Digital Divas Do IT Right

By Dr. Annemieke Craig.

Do you have (m)any girls in your non–compulsory computing classes? Do you know (m)any girls who are excited about computers and confident in using them? Girls who may one day go on to study a computer or information systems course at university level? Unfortunately a girl geek is hard to find. However, Digital Divas are becoming more plentiful!

In many secondary schools, girls are opting out of computer or technology based subjects as soon as they can. This translates to a gender imbalance in tertiary computing courses and an industry that has only 18% female employees.

Gender imbalance in specific industries is a problem when it has a detrimental effect on some sections of society. Without diversity in the computing workforce development of technology ‘may focus more on doing things faster, and less on doing new things that reflect alternative perspectives’. If women are not part of the technology solution design, then it is unlikely that technology will represent their needs or their family’s needs. As Anita Borg reflected ‘A positive future depends on what technology is developed, who designs it, who builds it, who controls it, who uses it, and how it’s used’.

Girls’ lack of interest in computing is clearly evident by senior secondary school, and is confirmed by higher education statistics, showing few female students enrolling in computing courses. The Digital Divas program enables girls to explore computing in a club environment within the school curriculum and to link computer use with computer careers. It aims to increase girls’ interest in computing and, therefore, to have more girls consider a future in the computing industry.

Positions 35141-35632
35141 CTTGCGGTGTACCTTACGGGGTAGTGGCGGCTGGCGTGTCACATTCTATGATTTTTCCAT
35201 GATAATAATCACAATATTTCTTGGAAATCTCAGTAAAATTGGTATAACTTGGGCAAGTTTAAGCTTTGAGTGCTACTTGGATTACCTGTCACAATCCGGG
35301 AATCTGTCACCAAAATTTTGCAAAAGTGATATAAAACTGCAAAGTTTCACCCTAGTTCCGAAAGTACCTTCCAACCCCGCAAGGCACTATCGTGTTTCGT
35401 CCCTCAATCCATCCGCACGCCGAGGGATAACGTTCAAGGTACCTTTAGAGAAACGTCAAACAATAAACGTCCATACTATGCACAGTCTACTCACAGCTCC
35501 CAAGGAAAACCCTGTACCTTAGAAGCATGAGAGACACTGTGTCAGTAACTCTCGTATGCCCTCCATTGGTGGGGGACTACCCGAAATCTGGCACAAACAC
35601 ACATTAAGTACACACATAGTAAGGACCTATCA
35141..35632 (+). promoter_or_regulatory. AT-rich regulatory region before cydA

The Digital Divas program is specifically designed for girls in years eight, nine and ten and is conducted over four periods each week over one semester. It is implemented as a girls–only elective course, a decision which was based on research recommendations that documented the tendency for boys to take ownership of the hardware in classroom environments as well as ideas from Unlocking the Clubhouse: Women in Computing by Jane Margolis and Allan Fisher. Having only girls in the classroom ensures that they are able to explore and discover and not become passive onlookers.

The Program Focuses On Three Layers Of Influence:

Curriculum: We use engaging content which is in line with the required curriculum and designed to inspire and excite girls about computing. The girls participate equally in group–work and computer–based activities. They engage in creative and interesting activities, including multimedia applications, research, spreadsheet applications, and introductory programming. Programming skills are taught via Alice because of its creative capabilities.


  • It was really good. Like Alice and Flash and Photoshop, you know it was different to what we have on our computers at home. So a good experience, yeah. [Student]
  • So they seemed to really love that one (Fab & Famous module). They loved manipulating the pictures, they loved talking about models and what’s been done to them and they really, really did engage with that, which I found very surprising.[Teacher]

Informal mentoring: The second layer of influence is to encourage informal mentoring and role modelling by engaging female university students (aka Expert Divas) as classroom assistants. Student feedback indicates that they greatly value the opportunity to informally interact with the university students as “blog buddies” (online mentors) as well as in the classroom.